Auteur: Peter Teffer
Can the revitalisation of a controversial financial tool, which, in the US, caused the subprime mortgage crisis in 2007, generate between €100 billion and €150 billion in additional funding for the European economy?
Paul Tang sighed.
“It is a bit of a long shot,” he told EUobserver in his office in Brussels on Tuesday (26 January).
The Dutch economist and centre-left politician is in charge of steering two legislative proposals through the European Parliament, both of them aimed at revitalising Europe's securitisation market.
Securitisation is the process of bundling loans, converting them into securities, and then selling off the risk.
The European Commission is convinced that the EU market needs more securitisation and that this will generate the above-mentioned economic gain.
There are several conditions that need to be met before an increased use of securitisation can substantially help the economy, said Tang.
“First of all, securitisation has to be good. The condition is that we learn the lessons from the past. Then we have to revive it. [Only] then we can talk about the effects,” he noted.
“I am not at all convinced that this effect will be large. It depends very much on the steps we take.”
Nevertheless, the social democrat believes securitisation is not necessarily a bad thing.
“Securitisation is in itself a very old idea. It's also very simple: don't put your eggs in one basket,” he said.
For him, the more interesting part of securitisations is that they can help spread risks. The European economy, much more than the American, is very dependent on banks for financing.
“It has the advantage of freeing up capital in banks for which they can provide credit to for example SMEs. But also, because you transfer risks from banks [to] outside the banking sector, and to institutional investors, you reduce the systemic risk,” said Tang.
“What I like about securitisation is if it transfers risk outside the banking sector. That's good for banks. That's good for SMEs, and that's good for society.”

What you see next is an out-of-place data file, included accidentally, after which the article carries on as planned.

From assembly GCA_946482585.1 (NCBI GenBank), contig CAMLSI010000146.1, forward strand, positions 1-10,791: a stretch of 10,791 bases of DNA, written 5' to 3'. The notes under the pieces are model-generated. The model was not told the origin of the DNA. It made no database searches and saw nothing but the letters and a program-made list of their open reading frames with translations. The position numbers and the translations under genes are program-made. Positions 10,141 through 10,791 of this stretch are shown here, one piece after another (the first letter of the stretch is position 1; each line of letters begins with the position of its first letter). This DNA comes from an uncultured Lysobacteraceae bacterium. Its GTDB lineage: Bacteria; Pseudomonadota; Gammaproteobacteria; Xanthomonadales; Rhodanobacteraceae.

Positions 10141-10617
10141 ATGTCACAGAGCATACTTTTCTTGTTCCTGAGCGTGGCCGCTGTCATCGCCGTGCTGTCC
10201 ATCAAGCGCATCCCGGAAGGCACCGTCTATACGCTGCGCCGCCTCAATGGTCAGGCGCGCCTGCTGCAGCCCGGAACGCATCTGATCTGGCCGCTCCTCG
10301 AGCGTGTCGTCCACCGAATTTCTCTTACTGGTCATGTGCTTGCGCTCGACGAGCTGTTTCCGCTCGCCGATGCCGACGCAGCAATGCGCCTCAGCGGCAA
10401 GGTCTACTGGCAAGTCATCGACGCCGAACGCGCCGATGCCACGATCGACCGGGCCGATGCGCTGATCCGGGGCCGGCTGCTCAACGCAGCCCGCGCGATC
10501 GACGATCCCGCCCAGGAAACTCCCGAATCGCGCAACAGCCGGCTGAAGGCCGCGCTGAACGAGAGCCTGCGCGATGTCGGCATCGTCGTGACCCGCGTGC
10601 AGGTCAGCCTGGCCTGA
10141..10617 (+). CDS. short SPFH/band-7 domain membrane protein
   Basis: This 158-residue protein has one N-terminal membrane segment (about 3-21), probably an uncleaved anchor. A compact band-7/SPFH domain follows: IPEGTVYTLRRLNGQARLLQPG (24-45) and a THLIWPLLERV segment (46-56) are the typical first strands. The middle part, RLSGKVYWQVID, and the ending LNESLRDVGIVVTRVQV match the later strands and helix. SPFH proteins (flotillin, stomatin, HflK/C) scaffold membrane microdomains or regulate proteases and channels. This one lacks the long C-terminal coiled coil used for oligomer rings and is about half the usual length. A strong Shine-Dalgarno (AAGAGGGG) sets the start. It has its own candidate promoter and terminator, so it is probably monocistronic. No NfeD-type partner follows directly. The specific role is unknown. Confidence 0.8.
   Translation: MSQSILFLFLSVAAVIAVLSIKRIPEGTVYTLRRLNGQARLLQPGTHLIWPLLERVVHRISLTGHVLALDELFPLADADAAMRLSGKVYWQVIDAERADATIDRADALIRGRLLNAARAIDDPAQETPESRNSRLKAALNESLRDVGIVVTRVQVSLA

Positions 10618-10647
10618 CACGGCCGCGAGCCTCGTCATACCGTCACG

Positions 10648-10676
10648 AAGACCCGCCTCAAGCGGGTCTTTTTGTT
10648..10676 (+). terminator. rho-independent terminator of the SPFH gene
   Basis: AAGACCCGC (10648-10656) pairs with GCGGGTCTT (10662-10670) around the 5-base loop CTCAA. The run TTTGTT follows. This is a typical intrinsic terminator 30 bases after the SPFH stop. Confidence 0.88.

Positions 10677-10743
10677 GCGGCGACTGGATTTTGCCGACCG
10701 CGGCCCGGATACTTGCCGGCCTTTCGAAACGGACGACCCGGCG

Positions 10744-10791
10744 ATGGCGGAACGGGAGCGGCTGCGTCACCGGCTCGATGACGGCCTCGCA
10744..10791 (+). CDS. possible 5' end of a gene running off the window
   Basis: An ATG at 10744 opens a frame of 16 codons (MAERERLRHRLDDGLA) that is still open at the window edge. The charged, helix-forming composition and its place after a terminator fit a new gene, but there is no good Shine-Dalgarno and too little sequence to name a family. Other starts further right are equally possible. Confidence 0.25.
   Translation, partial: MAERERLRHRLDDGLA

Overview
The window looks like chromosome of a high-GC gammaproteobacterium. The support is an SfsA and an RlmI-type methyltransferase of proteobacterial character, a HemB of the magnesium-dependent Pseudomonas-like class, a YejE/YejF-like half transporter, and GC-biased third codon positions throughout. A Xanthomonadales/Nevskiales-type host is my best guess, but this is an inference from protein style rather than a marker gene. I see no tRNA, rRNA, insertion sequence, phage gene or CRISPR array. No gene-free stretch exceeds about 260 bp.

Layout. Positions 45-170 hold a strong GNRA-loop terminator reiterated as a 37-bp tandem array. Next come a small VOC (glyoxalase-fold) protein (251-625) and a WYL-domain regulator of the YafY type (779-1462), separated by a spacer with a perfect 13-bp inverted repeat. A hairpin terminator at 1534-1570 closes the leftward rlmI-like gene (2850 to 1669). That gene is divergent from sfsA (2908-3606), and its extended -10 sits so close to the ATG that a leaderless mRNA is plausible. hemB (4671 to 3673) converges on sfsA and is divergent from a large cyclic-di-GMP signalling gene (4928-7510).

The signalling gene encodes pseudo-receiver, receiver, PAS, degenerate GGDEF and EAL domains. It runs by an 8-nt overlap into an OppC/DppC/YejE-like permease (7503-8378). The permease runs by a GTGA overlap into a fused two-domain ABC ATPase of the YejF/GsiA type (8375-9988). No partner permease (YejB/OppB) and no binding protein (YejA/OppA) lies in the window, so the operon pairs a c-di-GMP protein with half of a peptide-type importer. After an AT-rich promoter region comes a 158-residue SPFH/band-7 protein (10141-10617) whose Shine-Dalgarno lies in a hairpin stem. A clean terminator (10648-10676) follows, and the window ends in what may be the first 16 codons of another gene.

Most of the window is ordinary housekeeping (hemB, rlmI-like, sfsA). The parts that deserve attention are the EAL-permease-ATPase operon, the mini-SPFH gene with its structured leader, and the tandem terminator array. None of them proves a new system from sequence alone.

Economist Tang, a member of the EP since 2014, was an MP in the Dutch lower house from 2007 to 2010, handling the financial portfolio for the Labour party during the most intense years of the crisis.
Before that he had worked for a decade at the Dutch Bureau for Economic Policy Analysis.
“One of the reasons I came to the European Parliament was to learn from this financial crisis, to make sure that the financial sector works for everyone of us,” he said.
When the European Commission presented the securitisation proposal in September, it said it would be good for small- and medium-sized businesses (SMEs), because banks will be able to securitise SME loans. But Tang expects a limited effect on SMEs.
“You will have some securitisation of SME loans, no doubt about it, but the bulk of the market is securitisation of car loans and mortgages,” he said, adding that virtually all commission proposals are accompanied by the justification that they are “good for SMEs”.
Some have argued that that it is not SMEs, but in fact the banking sector that wants this proposal.
“I'm not sure that I have first-hand knowledge of that. It's my impression that there was indeed pressure from the banking sector. But I really don't know,” noted Tang.
Unusually, the European Council - representing national governments - had quickly reached a common position about the proposal, which needs support from both the Council and the Parliament.
Within the 10 weeks following the Commission's publication of the proposal, the Council published its preferred version, on which it will have to negotiate with Tang once the EP has voted its internal compromise.
But while governments have expressed their hope that the legislation will be adopted during the Dutch presidency of the council, Tang shattered those hopes.
Noting that it is a “technical and complex file”, the MEP said he wanted to make sure his colleagues understood the details.
“It can't be like the small print in a contract that is overlooked,” he said.
“We won't be done before the summer.”
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